Amazon Secret Shopper: The Mindset & Buying Decisions of Actual Customers (Bread Pan) by Karon Thackston

To get a better idea of what actual shoppers experience when browsing and buying on Amazon, I’ve asked one to take a little shopping trip. Meet “J” a health-conscious mother of three (and closet chocoholic) who agreed to document her every move and thought while in search of a bread/loaf pan. Here’s her enlightening journey.

When searching for a bread pan, I thought about how I’d be using it. I want to make healthier sandwich bread for my children that’s the same size and shape as store-bought bread. I remember seeing pictures of bread pans in the past, and they all seemed shorter than commercial loaves. With this in mind, I started my search by typing in “long bread loaf pan.”

The first one that pulled up was the Wilton Perfect Results. It looked nice and long, but the second one caught my attention for some reason. The picture is taken at a unique angle, so maybe that was it? I also noticed it had over 400, 4-star reviews while the first pan had less than 20. I clicked on the more popular one first, but the bullets and description weren’t impressive. It basically just told me the dimensions. It didn’t include any features, benefits, or uses, so I didn’t stay on that page long.

I went back to that first pan and noticed the highlighted “Product Features” right there on the search results page.

to read more, click here for Karon Thackston’s blog

 


DISCLOSURE: SOME OF THE LINKS IN THE PAGE ABOVE MAY BE “AFFILIATE LINKS.” THIS MEANS IF YOU CLICK ON THE LINK AND PURCHASE THE ITEM, WE WILL RECEIVE AN AFFILIATE COMMISSION. WE ARE DISCLOSING THIS IN ACCORDANCE WITH THE FEDERAL TRADE COMMISSION’S 16 CFR, PART 255: “GUIDES CONCERNING THE USE OF ENDORSEMENTS AND TESTIMONIALS IN ADVERTISING.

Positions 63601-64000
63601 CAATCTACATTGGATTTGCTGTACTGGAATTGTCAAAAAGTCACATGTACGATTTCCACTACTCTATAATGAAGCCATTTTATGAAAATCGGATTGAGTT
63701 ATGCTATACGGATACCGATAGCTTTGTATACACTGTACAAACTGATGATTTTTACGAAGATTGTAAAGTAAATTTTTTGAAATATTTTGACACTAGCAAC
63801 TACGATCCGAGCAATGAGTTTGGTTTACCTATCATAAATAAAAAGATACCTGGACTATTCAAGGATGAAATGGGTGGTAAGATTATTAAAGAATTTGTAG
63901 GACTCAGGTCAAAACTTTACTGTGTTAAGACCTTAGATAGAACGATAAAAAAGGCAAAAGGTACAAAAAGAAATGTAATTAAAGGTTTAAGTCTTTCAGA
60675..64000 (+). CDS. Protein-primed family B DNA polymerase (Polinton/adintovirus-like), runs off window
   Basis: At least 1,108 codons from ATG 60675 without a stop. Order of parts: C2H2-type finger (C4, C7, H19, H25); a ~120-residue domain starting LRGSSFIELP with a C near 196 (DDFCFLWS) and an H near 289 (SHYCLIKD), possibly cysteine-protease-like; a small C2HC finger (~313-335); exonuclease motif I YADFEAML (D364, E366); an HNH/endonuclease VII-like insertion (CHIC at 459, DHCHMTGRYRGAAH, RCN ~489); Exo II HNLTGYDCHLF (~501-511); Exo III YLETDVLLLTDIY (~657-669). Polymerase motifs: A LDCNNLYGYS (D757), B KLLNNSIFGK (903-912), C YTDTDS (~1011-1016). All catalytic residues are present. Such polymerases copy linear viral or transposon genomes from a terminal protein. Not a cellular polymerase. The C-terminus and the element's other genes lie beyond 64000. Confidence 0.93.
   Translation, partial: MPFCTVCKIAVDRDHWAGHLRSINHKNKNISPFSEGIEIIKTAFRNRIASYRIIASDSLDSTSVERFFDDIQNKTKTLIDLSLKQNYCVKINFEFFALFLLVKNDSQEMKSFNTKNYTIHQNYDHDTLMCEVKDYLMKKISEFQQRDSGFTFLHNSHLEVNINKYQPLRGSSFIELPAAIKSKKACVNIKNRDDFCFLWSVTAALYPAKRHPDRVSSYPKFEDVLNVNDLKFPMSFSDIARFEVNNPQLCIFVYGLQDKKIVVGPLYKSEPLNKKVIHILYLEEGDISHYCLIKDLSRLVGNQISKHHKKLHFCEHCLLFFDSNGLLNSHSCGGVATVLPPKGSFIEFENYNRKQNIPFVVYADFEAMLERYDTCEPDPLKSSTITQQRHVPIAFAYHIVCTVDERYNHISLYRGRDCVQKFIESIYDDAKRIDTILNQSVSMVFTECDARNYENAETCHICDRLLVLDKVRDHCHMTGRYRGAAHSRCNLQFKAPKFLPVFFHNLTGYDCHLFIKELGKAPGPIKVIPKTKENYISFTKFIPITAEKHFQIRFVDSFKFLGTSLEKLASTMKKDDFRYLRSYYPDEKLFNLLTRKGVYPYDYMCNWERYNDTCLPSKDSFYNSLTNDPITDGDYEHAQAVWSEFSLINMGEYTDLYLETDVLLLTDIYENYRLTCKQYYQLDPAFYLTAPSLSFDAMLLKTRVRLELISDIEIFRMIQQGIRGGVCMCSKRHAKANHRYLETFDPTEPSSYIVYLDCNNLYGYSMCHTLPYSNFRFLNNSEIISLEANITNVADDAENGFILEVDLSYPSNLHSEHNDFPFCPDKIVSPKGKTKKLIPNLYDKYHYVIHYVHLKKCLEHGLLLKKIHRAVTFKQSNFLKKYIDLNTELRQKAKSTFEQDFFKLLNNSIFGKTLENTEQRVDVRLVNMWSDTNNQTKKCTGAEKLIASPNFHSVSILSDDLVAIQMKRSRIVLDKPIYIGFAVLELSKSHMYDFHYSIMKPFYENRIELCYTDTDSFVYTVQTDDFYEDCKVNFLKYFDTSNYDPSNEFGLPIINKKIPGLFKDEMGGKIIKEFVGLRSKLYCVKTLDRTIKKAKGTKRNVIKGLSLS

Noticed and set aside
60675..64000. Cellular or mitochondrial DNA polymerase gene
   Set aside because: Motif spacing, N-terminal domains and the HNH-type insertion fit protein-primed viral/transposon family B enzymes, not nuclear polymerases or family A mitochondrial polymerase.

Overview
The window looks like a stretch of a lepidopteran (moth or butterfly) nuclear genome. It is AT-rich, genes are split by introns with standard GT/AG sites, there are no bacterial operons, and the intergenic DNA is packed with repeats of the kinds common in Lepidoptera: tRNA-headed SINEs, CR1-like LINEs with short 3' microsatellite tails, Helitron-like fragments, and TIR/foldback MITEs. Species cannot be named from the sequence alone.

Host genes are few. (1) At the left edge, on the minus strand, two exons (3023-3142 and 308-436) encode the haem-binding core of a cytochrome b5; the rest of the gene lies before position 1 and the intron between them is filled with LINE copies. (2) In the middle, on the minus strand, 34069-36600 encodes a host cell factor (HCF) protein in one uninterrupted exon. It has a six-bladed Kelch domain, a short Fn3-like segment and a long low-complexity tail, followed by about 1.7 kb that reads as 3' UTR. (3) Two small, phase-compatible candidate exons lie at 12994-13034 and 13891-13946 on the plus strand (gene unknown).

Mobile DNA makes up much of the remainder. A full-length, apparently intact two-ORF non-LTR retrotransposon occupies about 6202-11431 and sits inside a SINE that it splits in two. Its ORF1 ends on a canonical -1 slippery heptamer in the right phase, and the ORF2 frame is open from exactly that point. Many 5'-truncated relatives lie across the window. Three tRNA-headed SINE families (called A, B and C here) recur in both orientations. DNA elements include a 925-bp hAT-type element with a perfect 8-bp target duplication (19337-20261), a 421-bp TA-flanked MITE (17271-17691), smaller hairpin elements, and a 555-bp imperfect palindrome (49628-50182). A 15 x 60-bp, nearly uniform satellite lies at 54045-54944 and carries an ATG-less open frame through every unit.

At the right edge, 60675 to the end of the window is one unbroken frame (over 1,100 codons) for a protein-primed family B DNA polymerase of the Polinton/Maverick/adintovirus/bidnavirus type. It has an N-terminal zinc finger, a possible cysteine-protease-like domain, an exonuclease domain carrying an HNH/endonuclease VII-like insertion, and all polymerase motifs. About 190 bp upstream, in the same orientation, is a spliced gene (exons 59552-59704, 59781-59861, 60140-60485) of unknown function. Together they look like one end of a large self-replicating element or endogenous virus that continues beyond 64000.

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Amazon Gives Customers New Way to Opt Out of Seller Emails

 

by Karon Thackston

Last week, Amazon made an adjustment to its Buyer-Seller email policy. This is merely an extension of an existing policy that has been in place for some time. The updated policy kicked off Monday, March 27 and was temporarily suspended Friday, March 31 in order for Amazon to make some adjustments.

Customers already had the ability to opt out of individual seller emails, one at a time. Amazon’s new policy allows them to opt out of all sellers’ emails at the same time with a phone call.

Because of all the confusion (and downright fear) among sellers, I took some time to contact a few third-party email providers as well as a supervisor at Seller Central to get some clarification. Here’s what they had to say.

—————————————————————————-

JEFF COHEN – FEEDBACK GENIUS (SELLER LABS)

—————————————————————————-

“This is a very positive thing and sellers should not be worried. Amazon is finally giving buyers the ability to opt out of messages they don’t wish to receive. A buyer who opts out was most likely not going to write a review or leave feedback anyway. It’s amazing that it took Amazon this long [to extend its opt-out option globally].